On Thursday, the Azerbaijani parliament demanded that France be excluded from the Minsk group charged with mediating over the Nagorno Karabakh conflict after the French Senate voted on a text calling for “recognition” of the separatist region.

In their decision, Azerbaijani deputies recommended the government to “demand the OSCE to expel France from the joint presidency of the Minsk Group.”

The deputies asked the government to “review the political (…) and economic relations” between Baku and Paris.

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In the evening, the Azerbaijani Foreign Ministry summoned the French ambassador to Baku, Zachary Gross, where he was handed a protest note against the Senate move, according to an official statement issued by the Azerbaijani ministry.

The statement said, “Azerbaijan categorically rejects the (French) Senate resolution, which opposes the United Nations charter.”

The OSCE Minsk Group, which was established in the 1990s after the first war between Armenia and Azerbaijan, is tasked with mediating in an effort to find a solution to the question of Nagorny Karabakh, the unilaterally proclaimed republic and inhabited by the majority of Armenians.

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France, the United States, and Russia hold the chair of the Minsk Group.

The decision of the Azerbaijani Parliament was issued a day after the French Senate voted on a non-binding resolution, calling on the government to “recognize the Nagorno Karabakh Republic.”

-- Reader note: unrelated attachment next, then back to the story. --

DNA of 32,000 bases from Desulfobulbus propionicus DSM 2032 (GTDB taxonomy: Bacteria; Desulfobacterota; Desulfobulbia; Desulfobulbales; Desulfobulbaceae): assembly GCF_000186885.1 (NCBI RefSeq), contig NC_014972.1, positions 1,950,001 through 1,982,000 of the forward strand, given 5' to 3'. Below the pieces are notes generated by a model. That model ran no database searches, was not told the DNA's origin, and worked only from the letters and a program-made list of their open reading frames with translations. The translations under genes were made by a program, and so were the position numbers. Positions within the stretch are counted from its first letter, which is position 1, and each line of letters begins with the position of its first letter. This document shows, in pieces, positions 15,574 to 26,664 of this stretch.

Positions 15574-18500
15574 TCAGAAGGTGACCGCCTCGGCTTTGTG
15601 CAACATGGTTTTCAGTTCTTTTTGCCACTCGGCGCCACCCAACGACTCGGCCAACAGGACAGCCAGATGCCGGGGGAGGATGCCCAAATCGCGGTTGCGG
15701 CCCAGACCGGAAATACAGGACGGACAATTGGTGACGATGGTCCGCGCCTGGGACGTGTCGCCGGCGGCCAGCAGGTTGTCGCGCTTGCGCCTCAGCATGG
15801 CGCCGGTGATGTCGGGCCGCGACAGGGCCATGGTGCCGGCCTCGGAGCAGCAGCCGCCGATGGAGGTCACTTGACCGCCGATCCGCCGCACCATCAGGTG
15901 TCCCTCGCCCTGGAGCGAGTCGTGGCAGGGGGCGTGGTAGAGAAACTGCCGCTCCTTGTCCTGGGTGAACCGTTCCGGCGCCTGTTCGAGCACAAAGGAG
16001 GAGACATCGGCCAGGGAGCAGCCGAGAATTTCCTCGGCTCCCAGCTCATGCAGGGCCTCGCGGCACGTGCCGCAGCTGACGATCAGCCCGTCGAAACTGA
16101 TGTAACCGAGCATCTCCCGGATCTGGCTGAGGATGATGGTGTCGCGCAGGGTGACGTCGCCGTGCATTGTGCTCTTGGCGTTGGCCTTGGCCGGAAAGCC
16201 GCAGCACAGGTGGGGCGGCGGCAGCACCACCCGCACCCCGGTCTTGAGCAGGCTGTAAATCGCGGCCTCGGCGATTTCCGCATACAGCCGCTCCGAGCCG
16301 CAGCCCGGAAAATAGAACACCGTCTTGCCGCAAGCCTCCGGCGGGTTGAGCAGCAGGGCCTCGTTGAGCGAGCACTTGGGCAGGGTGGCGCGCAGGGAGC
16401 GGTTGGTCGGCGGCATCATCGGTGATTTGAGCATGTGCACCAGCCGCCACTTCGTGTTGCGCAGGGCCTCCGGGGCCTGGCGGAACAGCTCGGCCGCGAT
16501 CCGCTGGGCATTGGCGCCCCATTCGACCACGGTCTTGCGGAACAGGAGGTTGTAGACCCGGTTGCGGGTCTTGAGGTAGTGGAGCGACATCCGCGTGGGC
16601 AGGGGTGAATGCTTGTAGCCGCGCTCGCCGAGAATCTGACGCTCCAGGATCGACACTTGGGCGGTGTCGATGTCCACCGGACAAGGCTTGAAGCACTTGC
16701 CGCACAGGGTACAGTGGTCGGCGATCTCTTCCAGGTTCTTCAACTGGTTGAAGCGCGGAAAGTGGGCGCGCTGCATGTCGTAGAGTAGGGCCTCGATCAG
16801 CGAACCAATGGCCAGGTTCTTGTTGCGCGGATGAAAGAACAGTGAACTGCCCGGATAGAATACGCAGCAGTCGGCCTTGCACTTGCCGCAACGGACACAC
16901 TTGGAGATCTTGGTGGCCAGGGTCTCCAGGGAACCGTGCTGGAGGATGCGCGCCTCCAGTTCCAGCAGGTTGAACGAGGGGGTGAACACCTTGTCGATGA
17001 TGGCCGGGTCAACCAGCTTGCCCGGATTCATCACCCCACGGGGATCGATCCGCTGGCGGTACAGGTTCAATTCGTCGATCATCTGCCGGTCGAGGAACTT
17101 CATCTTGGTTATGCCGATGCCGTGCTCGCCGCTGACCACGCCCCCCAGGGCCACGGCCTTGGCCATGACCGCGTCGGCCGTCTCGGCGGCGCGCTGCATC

The Senate also declared in its decision that it “condemns the Azerbaijani military aggression carried out with the support of the Turkish authorities and foreign mercenaries, and calls for the immediate withdrawal” of the Azerbaijani armed forces from the lands that the Armenians lost control of since September 27 in the Nagorno Karabakh region.

The region declared its independence from Azerbaijan about thirty years ago, but it did not get recognition from any country, not even Armenia, which supports it.

After a first war that lasted from 1988 to 1994, the region recently witnessed bloody battles that lasted for six weeks and left more than four thousand people dead, in which Baku achieved major field victories at the expense of Yerevan.

An agreement was reached to stop hostilities on November 9, under the auspices of the Kremlin, which enshrined the victory of Azerbaijan, whereby Armenia pledged to return several areas that had been out of Baku’s control thirty years ago, but allowed the preservation of the Karabakh region despite the reduction of its area, and provided for the deployment of two thousand Russian soldiers To keep the peace.

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